So indeed, there seems to be a conflict between the things that the "JT fashion" people say about the JT model – something that they mindlessly extrapolate to all of quantum gravity; and Vafa's swampland restrictions. None of the two sides is rigorously established at this moment but if you ask me, there are much greater reasons to trust and extrapolate Vafa's swampland principles than to extrapolate some random mathematical property of a two-dimensional JT gravity model.

The second half of the abstract of Vafa-McNamara paper says (and Cumrun reiterated it in even more recent talks, see e.g. videos from February and May):

We further comment on the possible exceptions in \(d \leq 3\) for this hypothesis and the role of an ensemble in holographic theories in the context of theories of quantum gravity in \(d=2\) (such as JT gravity and possible cousins in \(d=3\)), which we argue are incomplete physical theories that should be viewed as branes in a higher dimensional theory of quantum gravity for which an ensemble plays no role.OK, Vafa-McNamara's conclusion is surely the same as mine here. The JT ensemble-of-theories property is an artifact of this theory's having a low spacetime dimension. It is not a full-blown theory of "quantum gravity" that deserves this impressive name and that should pass nontrivial consistency checks. Instead, the "many ensembles" property of the theory really means that we're adding some contributions from many slightly random D-branes etc. in a broader theory. The broader theory is ignored by the treatment and this broader theory of quantum gravity wouldn't allow any ensemble interpretation and any free adjustable parameters.

On Page 2 (3 of 26 in the PDF), Vafa and McNamara list some of the common sense arguments why the widespread JT gravity manipulations with the partition sums don't represent an example of a proper calculation in a consistent and complete quantum gravity theory:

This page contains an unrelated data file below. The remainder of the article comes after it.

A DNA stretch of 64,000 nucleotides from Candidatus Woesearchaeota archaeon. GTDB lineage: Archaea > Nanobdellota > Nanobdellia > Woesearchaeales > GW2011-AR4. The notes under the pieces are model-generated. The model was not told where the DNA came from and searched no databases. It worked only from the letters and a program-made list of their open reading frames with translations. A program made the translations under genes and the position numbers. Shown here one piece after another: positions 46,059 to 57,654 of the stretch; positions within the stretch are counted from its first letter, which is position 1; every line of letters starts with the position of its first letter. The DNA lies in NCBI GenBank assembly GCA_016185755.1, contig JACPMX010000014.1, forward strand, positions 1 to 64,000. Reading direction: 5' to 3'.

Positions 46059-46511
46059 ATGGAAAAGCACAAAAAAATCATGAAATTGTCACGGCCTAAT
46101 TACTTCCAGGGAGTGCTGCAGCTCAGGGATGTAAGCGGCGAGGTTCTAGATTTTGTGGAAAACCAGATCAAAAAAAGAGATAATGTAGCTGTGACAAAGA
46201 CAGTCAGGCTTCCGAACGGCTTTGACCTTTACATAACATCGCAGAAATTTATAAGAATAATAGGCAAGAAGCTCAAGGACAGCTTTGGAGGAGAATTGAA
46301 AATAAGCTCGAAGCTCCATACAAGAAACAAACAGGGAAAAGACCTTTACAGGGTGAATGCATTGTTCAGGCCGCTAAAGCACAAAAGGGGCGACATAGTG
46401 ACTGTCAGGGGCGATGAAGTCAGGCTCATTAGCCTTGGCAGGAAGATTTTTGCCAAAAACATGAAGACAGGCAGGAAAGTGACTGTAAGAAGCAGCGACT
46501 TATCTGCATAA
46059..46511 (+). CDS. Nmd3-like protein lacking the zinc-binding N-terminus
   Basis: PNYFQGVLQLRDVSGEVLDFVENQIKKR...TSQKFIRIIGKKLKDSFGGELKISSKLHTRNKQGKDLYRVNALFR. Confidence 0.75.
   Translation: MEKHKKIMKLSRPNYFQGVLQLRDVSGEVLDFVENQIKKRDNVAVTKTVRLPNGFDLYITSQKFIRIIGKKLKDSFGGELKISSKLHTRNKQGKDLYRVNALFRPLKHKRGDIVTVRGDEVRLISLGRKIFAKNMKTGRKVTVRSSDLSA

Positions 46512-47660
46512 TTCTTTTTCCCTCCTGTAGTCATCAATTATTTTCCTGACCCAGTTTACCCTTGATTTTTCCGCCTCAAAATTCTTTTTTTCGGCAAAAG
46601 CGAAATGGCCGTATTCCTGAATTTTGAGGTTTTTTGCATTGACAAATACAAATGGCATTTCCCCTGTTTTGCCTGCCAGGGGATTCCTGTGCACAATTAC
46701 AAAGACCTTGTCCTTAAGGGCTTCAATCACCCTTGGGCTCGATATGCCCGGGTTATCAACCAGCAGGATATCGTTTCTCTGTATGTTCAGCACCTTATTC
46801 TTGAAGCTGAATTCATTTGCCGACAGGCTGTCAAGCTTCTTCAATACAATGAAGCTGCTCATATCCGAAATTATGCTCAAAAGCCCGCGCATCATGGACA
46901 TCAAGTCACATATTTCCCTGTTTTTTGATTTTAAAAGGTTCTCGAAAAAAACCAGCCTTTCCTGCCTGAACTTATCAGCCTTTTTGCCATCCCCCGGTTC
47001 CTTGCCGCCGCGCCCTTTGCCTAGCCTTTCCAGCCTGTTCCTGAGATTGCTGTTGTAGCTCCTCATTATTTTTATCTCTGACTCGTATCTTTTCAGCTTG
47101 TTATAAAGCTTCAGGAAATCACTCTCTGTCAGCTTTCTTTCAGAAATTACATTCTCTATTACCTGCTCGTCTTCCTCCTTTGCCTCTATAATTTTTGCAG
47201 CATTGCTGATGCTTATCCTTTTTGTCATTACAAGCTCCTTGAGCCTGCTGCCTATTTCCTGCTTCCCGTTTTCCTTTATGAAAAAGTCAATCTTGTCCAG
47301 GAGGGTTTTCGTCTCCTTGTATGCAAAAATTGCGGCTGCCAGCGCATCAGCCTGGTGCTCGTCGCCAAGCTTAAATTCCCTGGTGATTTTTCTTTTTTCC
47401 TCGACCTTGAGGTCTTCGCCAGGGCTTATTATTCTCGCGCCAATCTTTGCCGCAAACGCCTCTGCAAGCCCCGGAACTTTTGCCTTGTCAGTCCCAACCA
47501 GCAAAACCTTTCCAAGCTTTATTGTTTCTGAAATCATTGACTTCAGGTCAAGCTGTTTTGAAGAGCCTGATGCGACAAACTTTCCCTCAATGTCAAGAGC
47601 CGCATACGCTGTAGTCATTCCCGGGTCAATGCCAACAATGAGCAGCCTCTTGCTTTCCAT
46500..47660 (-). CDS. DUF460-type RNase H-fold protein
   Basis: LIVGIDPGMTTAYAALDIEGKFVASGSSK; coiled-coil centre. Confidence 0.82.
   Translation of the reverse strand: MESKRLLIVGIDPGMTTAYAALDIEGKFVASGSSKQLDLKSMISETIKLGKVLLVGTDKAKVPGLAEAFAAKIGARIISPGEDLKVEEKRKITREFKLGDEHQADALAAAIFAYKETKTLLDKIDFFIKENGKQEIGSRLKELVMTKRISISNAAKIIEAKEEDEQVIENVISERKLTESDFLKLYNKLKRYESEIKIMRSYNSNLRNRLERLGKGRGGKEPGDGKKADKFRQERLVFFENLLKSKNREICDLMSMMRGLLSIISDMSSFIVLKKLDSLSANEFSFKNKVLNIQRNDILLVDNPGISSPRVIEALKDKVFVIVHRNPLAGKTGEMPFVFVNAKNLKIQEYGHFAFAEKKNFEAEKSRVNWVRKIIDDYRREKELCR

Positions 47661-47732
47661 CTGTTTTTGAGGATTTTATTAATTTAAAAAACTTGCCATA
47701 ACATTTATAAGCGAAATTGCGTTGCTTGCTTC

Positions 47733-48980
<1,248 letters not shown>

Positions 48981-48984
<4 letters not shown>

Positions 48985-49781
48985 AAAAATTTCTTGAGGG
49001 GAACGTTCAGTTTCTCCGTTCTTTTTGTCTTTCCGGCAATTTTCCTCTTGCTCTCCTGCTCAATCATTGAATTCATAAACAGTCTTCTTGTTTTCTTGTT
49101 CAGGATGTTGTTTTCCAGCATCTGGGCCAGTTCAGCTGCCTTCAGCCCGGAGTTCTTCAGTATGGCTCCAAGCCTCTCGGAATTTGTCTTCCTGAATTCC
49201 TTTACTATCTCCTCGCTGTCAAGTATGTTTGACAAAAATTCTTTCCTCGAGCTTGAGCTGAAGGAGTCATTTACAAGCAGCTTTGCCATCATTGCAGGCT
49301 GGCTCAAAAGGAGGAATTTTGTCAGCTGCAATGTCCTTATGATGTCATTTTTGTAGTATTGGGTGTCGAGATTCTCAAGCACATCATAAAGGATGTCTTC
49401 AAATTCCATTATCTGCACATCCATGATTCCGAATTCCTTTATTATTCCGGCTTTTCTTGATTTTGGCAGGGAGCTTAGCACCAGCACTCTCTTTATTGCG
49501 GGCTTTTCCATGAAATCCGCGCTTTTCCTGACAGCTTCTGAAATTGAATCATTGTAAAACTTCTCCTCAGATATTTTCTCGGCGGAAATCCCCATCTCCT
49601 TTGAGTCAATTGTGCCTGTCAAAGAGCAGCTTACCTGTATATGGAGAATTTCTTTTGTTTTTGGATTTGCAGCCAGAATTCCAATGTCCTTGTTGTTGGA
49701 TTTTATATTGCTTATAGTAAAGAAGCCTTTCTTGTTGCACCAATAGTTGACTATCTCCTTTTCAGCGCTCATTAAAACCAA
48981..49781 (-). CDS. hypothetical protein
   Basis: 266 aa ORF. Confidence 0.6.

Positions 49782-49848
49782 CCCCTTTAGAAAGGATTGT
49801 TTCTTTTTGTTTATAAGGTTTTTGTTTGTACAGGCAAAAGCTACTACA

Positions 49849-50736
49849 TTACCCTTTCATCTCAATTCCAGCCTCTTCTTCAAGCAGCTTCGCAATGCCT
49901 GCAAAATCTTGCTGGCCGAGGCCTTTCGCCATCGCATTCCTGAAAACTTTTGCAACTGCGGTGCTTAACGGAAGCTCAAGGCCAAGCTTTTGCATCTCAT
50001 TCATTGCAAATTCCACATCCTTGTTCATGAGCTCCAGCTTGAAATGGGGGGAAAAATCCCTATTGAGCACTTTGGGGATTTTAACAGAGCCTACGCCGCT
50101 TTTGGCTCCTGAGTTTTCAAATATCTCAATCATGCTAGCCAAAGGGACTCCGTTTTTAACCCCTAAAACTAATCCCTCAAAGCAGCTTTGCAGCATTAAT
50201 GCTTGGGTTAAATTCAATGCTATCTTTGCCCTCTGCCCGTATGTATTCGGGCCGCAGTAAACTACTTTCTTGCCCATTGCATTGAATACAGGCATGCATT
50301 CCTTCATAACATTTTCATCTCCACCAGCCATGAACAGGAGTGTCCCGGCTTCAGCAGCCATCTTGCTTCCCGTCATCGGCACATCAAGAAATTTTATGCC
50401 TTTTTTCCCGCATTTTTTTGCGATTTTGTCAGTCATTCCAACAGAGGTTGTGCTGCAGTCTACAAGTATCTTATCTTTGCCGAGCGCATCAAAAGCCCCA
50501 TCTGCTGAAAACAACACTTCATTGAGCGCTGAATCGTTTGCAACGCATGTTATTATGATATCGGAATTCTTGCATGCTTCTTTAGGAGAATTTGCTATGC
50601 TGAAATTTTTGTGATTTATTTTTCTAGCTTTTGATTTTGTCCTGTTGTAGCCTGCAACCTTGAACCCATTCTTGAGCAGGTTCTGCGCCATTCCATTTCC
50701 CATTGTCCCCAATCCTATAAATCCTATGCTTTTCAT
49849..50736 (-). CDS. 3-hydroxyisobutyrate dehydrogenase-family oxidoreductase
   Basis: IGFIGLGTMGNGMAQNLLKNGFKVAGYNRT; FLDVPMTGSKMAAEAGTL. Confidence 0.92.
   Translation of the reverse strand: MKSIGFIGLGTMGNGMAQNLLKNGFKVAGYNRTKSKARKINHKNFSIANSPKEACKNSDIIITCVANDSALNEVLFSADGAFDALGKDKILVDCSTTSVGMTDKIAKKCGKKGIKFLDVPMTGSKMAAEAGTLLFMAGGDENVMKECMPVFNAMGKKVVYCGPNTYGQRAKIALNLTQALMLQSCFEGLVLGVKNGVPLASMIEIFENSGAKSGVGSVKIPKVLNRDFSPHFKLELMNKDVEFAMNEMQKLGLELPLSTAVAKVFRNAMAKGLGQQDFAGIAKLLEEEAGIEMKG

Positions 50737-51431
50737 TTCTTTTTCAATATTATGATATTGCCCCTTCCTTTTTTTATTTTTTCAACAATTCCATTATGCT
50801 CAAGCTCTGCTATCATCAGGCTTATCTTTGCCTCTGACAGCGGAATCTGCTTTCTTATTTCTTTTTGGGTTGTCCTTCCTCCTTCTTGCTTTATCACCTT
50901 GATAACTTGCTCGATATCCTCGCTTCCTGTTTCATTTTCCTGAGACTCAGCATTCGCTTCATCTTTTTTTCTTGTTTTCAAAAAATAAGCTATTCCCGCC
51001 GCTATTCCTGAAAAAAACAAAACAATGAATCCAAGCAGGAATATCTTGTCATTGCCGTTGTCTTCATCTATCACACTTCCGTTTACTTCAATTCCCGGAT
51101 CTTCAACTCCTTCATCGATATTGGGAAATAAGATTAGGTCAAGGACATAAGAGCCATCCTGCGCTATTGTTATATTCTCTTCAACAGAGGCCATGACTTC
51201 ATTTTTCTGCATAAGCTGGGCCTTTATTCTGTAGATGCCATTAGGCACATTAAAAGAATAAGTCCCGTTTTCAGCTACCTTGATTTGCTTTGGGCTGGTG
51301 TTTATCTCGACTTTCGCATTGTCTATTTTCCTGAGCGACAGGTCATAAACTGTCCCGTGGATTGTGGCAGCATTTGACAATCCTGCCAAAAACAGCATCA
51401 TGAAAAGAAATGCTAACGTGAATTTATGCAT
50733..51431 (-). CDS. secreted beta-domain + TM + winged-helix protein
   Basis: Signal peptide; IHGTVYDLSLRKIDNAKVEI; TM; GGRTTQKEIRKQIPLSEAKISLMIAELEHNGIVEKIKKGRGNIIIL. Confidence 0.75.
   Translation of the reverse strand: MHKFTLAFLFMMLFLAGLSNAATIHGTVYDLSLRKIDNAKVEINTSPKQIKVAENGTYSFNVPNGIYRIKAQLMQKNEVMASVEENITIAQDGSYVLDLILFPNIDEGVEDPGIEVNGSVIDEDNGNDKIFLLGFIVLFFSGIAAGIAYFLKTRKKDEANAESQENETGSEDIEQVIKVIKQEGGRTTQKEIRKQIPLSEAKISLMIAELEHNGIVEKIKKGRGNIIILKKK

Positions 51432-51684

In the Euclidean path integral, spacetime wormholes can be interpreted as calculating amplitudes to produce or absorb baby universes. These processes pose a threat to unitarity of the quantum system, in the form of potential information loss [4, 5] or non-factorization of correlation functions in a holographic dual [8]. The proposed resolution is to suppose the baby universes are in a specific \(\alpha\)-eigenstate (in which case there are no issues with unitarity and factorization) at the cost of introducing α as free parameters of the theory, which are not the expectation value of any dynamical fields. Thus, we see an immediate tension between the Euclidean path integral and the expectation from the Swampland Program that quantum gravity should have no free parameters.Exactly. A proper quantum gravity is a nontrivial mathematically formulated beast in theoretical physics that must pass many tests. Unitarity is clearly one of them and the Coleman baby universe games break the unitarity (or at least they generically threaten to do so); this is related to another breakdown, the breakdown of the factorization of the amplitudes. A proper theory of quantum gravity applies its power and consistency so that it bans any free parameters as well as global symmetries (these two are similar phenomena; in both cases, local scalar fields and local spin-one gauge fields are allowed as replacements for parameters or global symmetries). So these \(d=2\) or \(d=3\) theories of "quantum gravity" simply do not represent the kind of theories that we are getting in string theory, starting from \(d=10\) or \(d=11\), and that have so many incredible properties.